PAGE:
Miscarriage of justice landlord sues council for up to £14m damages

We exclusively reveal the 22-year saga behind North Northamptonshire Council’s secret high court battle, as wrongly jailed publican pursues a civil legal action

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By Sarah Ward

A landlord wrongly jailed in a miscarriage of justice is suing North Northamptonshire Council for just under £14m in damages.

Former owner of upmarket pub The Snooty Fox in Lowick, Geoff Monks, was sent to a category A prison in 2003 after not paying the large fine he had been hit with for food safety offences brought by the former East Northamptonshire Council dating back to 1999.

He served 57 days in jail but in September 2015 he had his conviction overturned by the crown court after a referral by the Criminal Cases Review Commission, an independent body which investigates suspected miscarriages of justice.

The former publican, who had health issues and lost his businesses because of the wrongful prosecutions by East Northamptonshire Council, now wants recompense for his treatment.

He was also pursued by the council in 2003 for food safety offences at his two other pubs in the nearby villages.

His civil action which claims malicious prosecution and malfeasance in public office is currently going through the High Court.

It has been going on since 2018 but has been kept secret from the public by the former East Northamptonshire Council (ENC), which was closed down at the end of March and replaced with the unitary North Northamptonshire Council. 


The issue became known to all North Northamptonshire councillors at the end of June when they were summoned to an extraordinary meeting held in private at Corby Cube where they were asked to agree a sum to offer Monks as a settlement. 

Monks rejected the offer and an application by the authority’s legal team to strike out the matter at a High Court in July was dismissed and so the case was set to go to trial. Yesterday (August 17) council leader Jason Smithers emailed councillors to say Monks is now willing to enter mediation. However if agreement cannot be reached the matter could be decided by a high court judge.

NN Journal is reporting the situation in the public interest, as it will be North Northamptonshire taxpayers that foot any bill for the former council’s wrongdoing. There are some restrictions on information between the two parties but there is no order put in place by the high court to stop the media reporting the matter.

Asked to comment, the council told NN Journal: “As this is subject to ongoing litigation, it is not appropriate to comment at this time.”


Monks, who owned the Snooty Fox near Kettering as well as the Samuel Pepys in Slipton and the Vane Arms in Sudborough, was first prosecuted back in 1999 after ENC environmental health officers said they had discovered some mouldy ham at his premises during an inspection.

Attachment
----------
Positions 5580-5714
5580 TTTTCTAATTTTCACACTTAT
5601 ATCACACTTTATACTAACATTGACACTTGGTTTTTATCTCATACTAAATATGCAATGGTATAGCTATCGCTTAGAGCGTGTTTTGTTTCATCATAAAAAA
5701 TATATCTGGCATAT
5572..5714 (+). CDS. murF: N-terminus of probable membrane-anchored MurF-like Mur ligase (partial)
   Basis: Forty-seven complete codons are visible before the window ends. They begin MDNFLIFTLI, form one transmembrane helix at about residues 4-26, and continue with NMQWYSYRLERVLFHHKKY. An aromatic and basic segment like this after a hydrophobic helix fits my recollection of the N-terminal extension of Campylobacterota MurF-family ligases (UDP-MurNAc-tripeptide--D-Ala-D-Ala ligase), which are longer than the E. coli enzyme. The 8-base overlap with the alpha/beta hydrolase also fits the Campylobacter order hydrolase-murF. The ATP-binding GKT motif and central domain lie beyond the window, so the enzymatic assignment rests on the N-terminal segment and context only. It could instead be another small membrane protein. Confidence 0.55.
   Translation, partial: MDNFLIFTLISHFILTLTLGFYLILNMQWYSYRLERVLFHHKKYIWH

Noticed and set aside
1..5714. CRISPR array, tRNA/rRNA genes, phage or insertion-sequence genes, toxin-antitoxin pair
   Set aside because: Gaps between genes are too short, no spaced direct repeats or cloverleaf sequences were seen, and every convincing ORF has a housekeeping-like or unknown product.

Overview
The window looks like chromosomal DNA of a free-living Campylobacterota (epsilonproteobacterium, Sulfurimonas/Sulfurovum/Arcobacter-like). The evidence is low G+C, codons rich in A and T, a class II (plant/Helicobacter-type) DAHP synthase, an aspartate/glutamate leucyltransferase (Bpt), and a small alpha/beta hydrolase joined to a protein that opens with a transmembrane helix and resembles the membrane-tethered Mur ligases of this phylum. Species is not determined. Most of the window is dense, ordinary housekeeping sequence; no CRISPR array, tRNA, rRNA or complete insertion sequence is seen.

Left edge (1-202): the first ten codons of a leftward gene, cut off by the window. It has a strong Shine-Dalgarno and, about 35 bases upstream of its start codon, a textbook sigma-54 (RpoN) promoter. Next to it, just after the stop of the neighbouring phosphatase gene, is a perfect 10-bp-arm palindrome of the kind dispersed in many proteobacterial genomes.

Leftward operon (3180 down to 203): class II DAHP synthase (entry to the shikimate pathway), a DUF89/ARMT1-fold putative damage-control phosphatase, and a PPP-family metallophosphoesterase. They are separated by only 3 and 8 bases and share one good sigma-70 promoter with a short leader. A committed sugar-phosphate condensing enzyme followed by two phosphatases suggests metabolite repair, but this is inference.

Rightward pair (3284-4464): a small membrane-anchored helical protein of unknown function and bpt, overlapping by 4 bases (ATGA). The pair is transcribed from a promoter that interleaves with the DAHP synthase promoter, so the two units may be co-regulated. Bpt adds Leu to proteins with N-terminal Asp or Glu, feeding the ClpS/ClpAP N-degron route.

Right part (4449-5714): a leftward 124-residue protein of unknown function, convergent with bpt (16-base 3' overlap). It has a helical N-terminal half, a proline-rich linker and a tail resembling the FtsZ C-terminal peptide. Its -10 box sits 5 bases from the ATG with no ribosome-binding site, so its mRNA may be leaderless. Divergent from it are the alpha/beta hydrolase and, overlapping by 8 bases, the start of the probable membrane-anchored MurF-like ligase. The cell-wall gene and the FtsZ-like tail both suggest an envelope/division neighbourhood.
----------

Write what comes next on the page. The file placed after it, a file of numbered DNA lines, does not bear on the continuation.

Despite offering to carry out the remedial actions suggested by environmental officers, the council’s environment committee decided to delegate authority to the council’s then chief executive to prosecute Monks for food safety offences and in October 1999 he was convicted of six offences and given a £25,500 fine plus £8,300 court costs which was reduced to £13,000 on appeal the following year.

At the time this was reportedly the largest fine in the country for such an offence.

The authority also attempted to prosecute him for similar offences at his two other country pubs in 2003. He was successfully convicted and fined £12,500 for food hygiene offences at the Samuel Pepys but after he won an appeal the authority dropped the third prosecution.

In 2005 Monks tried to sue ENC in relation to the attempted prosecutions at the Sudborough and Slipton pubs, but in 2010 he withdrew the case with both parties covering their own costs.

In 2015 his 1999 conviction, for which he went to prison after defaulting on payment, was overturned and he began this current legal action three years ago.

Monks had to sell his businesses, suffered a heart attack, and spent more than £150,000 in legal bills during his course of fighting the authority.

His claim for £14m is to do with lost earnings from the popular eating establishments between 1999 up until 2024 when he had planned to retire. His argument is that if the council had not brought the prosecutions, he would have continued to run the then thriving pubs.


The legal battle is a big blow for the new authority, which already has to make £19m of savings this year. NN Journal understands the legal matter was little known when the new councils were being set up and came as a shock to senior officers and councillors running the new authority.

ENC was led by chief executive David Oliver from 2006 until his retirement in March this year. Both former leaders of East Northamptonshire council Cllr Andy Mercer and Cllr Stephen North are now members of the executive running the new unitary authority.

The costs of the settlement will now be borne by residents across North Northamptonshire, rather than those living in East Northants.


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